(for those who prefer two or three line postings
- skip this one)
I'm a moderate shellac / bug spit freak - I'll admit it.
Platina will make a nice piece of wood look better,
garnet will give it a rich, deep, warm look - without
hiding the grain. Ten or fifteen coats, brushed on,
sprayed on or french polished on will give a depth
to the finish that can turn a nice piece into a real
eye grabber. Shellac is amazing.
The riitual of weighing and grinding the shellac (OK,
so I use a power coffee grinder - a Braum to be exact
- with green, orange and red LEDs to indicate the
grind), the mason jars with their two part lids, the
measuring of the alcohol, the liquid changing color
as the finely powdered shellac is carefully poured
into the alcohol, the stirring and waiting and stirring
some more - all put me in a calm frame of mind. It
is very much like preparing to do Japanese Sumie -
laying out the cloth, the brushes, the ink grinding/
well, the ink stick, the porcelin mixing and cleaning
trays and bowl - and of course the paper.
The process of woodworking is better than half
the fun of it and preparing a batch of shellac is
the beginning of the "home stretch" of a project.
The shellac ritual is the calm before the potential
storm, for it's the finishing that is frought (sp?)
with possible calamities, especially with shellac,
for every flaw and ding will soon become apparent.
And even though there are "test pieces", the
wood of the actual piece may contain hidden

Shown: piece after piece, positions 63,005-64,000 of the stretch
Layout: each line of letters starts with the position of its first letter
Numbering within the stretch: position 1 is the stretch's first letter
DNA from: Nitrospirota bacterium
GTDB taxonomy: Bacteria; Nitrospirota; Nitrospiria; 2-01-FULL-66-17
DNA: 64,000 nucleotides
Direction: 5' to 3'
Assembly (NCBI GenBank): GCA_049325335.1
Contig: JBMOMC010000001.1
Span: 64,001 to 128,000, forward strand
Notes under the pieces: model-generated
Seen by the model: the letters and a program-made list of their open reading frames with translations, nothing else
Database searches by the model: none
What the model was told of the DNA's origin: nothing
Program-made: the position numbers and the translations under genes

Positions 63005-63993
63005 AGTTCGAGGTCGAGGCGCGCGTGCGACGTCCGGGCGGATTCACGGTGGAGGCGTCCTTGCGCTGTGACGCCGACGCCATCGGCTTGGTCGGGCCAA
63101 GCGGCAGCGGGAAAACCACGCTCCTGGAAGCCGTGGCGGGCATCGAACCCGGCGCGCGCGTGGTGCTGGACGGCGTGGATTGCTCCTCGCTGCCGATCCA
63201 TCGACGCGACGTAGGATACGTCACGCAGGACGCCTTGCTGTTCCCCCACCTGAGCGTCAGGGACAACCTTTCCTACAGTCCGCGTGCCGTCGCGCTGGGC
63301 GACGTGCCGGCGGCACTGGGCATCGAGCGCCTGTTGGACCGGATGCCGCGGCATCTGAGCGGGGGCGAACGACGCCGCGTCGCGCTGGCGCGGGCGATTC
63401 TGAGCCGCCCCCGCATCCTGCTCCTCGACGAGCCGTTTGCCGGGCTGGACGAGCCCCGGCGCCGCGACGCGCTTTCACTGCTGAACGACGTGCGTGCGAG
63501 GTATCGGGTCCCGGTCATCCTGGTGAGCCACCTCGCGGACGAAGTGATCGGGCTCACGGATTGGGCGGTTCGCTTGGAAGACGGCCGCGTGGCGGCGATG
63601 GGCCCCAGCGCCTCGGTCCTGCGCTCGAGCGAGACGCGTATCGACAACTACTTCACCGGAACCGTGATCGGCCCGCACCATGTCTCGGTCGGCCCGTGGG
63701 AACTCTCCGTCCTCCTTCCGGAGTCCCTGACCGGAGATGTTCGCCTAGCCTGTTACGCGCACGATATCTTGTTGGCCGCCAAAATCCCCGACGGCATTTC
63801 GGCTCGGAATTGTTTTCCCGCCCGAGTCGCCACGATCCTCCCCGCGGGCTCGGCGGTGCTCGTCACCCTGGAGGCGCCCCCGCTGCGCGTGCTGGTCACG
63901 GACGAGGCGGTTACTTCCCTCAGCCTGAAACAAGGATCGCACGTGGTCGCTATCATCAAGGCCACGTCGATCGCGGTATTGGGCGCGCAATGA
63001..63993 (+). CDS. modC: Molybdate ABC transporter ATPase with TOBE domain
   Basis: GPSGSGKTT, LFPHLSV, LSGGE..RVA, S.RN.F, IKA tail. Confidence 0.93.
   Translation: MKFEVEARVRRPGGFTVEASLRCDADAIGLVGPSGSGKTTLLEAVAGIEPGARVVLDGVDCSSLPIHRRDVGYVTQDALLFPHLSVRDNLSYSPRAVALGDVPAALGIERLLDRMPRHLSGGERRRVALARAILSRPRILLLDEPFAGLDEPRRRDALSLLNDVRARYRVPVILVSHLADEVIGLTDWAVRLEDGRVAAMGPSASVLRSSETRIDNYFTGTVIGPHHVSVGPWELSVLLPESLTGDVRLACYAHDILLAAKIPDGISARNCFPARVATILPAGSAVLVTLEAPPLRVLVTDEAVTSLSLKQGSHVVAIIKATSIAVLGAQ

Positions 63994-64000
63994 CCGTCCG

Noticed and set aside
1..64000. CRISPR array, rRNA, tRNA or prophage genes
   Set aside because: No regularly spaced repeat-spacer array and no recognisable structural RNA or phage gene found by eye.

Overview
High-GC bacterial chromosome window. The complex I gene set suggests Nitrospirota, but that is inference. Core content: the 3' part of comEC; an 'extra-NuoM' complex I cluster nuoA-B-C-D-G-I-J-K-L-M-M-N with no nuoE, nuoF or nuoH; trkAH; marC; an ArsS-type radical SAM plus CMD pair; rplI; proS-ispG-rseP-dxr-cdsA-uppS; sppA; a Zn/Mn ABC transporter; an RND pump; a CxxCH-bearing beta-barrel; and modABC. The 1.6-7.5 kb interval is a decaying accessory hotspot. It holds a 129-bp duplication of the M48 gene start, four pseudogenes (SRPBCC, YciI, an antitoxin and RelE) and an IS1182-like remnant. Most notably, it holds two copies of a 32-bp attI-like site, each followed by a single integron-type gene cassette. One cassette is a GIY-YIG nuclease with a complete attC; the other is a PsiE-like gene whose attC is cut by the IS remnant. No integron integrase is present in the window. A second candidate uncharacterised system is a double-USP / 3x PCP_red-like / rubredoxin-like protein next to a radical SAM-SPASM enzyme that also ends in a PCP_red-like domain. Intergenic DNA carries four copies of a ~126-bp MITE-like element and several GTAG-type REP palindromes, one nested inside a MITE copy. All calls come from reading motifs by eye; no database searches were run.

disasters - or very pleasant surprises - the
BLOTCHIES may be hiding somewhere on the
most visible part of the piece. Or - a beautiful,
hidden grain pattern may appear from nowhere.
A slip of the brush, an errant drop of shellac, a run
or sag - all lurk - waiting.
But when things go "just so" - well, the results
can be stunning - a sow's ear into a silk purse!
A glass like surface a mile deep - yet still
clearly showing the wonders of the wood's
grain and/or figure - that my friend is a FINISH,
or so I thought.
And then I found The Loss of Gloss.
The coopered doors, which took over my
"quick and dirty" router bit cabinet, had
8-10 coats of hand rubbed garnet shellac.
The finish was almost perfect - almost.
I'd brushed on a thin last "final" coat to
get rid of the fine swirl marks.
There was a brush stroke on each of the
doors, a lapse in technique late at night.
But some carefull 400 grit sanding would
make it right. Got carried away with the
feathering around the sanded flaw and
soon both doors had a flat look.
Rather than apply a final thinned shellac
coat, with the possibility of again leaving
a brush stroke, I went out and got some
steel wool, actually some 00 copper wool
and, for good measure some 0000 steel
That's how I found enlightenment - The
Loss of Gloss. The resulting finish looks
soft and very pleasing, and, unlike a high
gloss finish, begs to be touched. The
surface doesn't feel like glass, but rather
it feel like wood. Who'd of thunk it -
a piece that feels like it's real honest to
god wood. It's amazing how sensitive
your finger tips are and how good this
finish feels. One of the neighborhood
kids, after running her fingers over the
finish actually picked up a door and
rubbed her cheek on it, with a smile like
kids get when rubbing their blanky against
So, if you've always thought that a glassy
high gloss finish for your work is perfection,
get some 0000 or 00000 steel wool and
discover The Loss of Gloss.
Off to the woodworking show. Taking
the MIata because a) it's fun to drive,
b) it's a nice sunny day in NorCal and
c) its size will prevent me from buying
anything big (which often means
expensive). Tooling along at 80 mph,
with the top down, the wind through
were my hair use to be - on the way
to a woodworking show - it's going to
be a great day!